Four Panels provide technical and regulatory advice to the Pacific Salmon Commission
Pacific Salmon Commission: Established by treaty between Canada and the United States on March 18, 1985 for the conservation, rational management, and optimum production of Pacific Salmon.
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Panels

Four Panels provide technical and regulatory advice to the Commission. Each Panel is made up of no more than six representatives and alternates from each country. Membership reflects a range of governmental and fishing interests.

Each panel is assigned responsibility for salmon stocks originating in a specific geographic area. In cases where fisheries intercept stocks for which more than one panel is responsible, the appropriate panels meet jointly.

The panels provide recommendations and comment on the management of the fisheries in their area of responsibility before and after each season's harvest. This is done by reviewing technical data on annual fishing plans and regulations, and the salmon enhancement programs of each country.

Panels provide the Commission with specific recommendations for the development of fishery plans. Agreement of both sides is needed for any decision or recommendation. The Fraser River Panel is unique in that it has responsibility for in-season harvest regulation of Fraser River sockeye and pink salmon within a specified area.

Panel recommendations are based on information received by the panels from a variety of bilateral technical committees.

The four represented panels are:

  1. The Southern Panelclick to display a larger view of the image

    The Southern Panel has responsibility for salmon originating in rivers with mouths south of Cape Caution, with the exception of Fraser River sockeye and pink salmon.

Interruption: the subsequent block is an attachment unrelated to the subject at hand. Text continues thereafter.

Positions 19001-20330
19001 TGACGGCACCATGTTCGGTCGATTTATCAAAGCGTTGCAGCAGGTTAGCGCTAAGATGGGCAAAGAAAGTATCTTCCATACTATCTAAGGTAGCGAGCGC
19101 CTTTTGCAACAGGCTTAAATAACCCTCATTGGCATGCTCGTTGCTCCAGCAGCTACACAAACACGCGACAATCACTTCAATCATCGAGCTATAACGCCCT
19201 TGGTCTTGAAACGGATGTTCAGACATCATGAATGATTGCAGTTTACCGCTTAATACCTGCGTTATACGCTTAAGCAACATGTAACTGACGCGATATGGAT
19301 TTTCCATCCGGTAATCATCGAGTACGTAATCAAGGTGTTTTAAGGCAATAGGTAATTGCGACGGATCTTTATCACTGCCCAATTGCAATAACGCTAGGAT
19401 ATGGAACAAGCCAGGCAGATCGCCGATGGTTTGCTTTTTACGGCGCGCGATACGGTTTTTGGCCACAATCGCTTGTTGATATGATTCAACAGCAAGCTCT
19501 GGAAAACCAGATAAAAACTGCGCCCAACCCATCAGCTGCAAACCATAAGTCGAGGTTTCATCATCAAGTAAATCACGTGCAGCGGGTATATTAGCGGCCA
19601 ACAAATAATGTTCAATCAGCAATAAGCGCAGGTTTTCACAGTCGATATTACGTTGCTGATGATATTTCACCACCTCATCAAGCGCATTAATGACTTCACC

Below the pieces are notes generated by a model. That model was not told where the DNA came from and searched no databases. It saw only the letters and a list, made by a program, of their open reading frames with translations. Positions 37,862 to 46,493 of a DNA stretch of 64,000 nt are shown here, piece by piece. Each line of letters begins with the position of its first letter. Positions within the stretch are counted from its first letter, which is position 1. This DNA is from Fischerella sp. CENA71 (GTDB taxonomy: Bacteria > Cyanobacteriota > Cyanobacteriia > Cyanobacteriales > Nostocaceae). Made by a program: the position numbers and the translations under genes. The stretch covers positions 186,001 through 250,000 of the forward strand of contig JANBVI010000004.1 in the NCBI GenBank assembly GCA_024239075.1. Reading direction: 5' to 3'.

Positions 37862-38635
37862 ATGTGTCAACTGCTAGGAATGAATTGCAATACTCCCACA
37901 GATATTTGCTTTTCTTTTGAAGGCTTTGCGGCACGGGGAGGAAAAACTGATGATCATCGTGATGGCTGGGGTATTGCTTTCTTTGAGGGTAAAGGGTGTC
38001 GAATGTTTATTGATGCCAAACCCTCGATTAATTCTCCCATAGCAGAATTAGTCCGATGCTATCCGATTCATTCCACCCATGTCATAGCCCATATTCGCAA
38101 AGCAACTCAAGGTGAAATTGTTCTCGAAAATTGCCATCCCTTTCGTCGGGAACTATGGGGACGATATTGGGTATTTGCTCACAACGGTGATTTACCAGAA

The Coho and Chum technical committees report to the Southern Panel.

    View Southern Panel membership list

  2. Northern Panelclick to display a larger view of the image

    The Northern Panel has responsibility for salmon originating in rivers with mouths entering the Pacific Ocean between Cape Suckling in Alaska and Cape Caution in British Columbia.

    The Northern Boundary Technical Committee reports to the Northern Panel.

    View Northern Panel membership list

  3. Transboundary Panelclick to display a larger view of the image

    The Transboundary Panel has responsibility for salmon originating in the Alsek, Stikine, and Taku river systems.

    The Transboundary Technical Committee reports to the Transboundary Panel.

    View Transboundary Panel membership list

  4. Fraser River Panelclick to display a larger view of the image

    The Fraser River Panel has special responsibility for in-season regulation of Fraser River-origin sockeye and pink salmon fisheries in southern British Columbia and northern Puget Sound.

    For further information about the mandate and operation of the Fraser River Panel, please click here.

    The Fraser River Technical Committee reports to the Fraser River Panel.

    The Fraser River Panel provides annual reports to the Pacific Salmon Commission.

    View Fraser River Panel membership list

    Additional information provided by and for the Fraser River Panel:

The Chinook Technical Committee, the Selective Fisheries Evaluation Committee, and the Data Sharing Technical Committee provide support and advice relevant to all four regional panels. Therefore, these committees report directly to the Commission.


Pacific Salmon Commission

: Established by treaty between Canada and the United States on March 18, 1985 for the conservation, rational management, and optimum production of Pacific Salmon.
Quick Nav: About pacific salmon | treaty | sockeye salmon | chinook salmon | salmon fishing | fraser riverchum salmon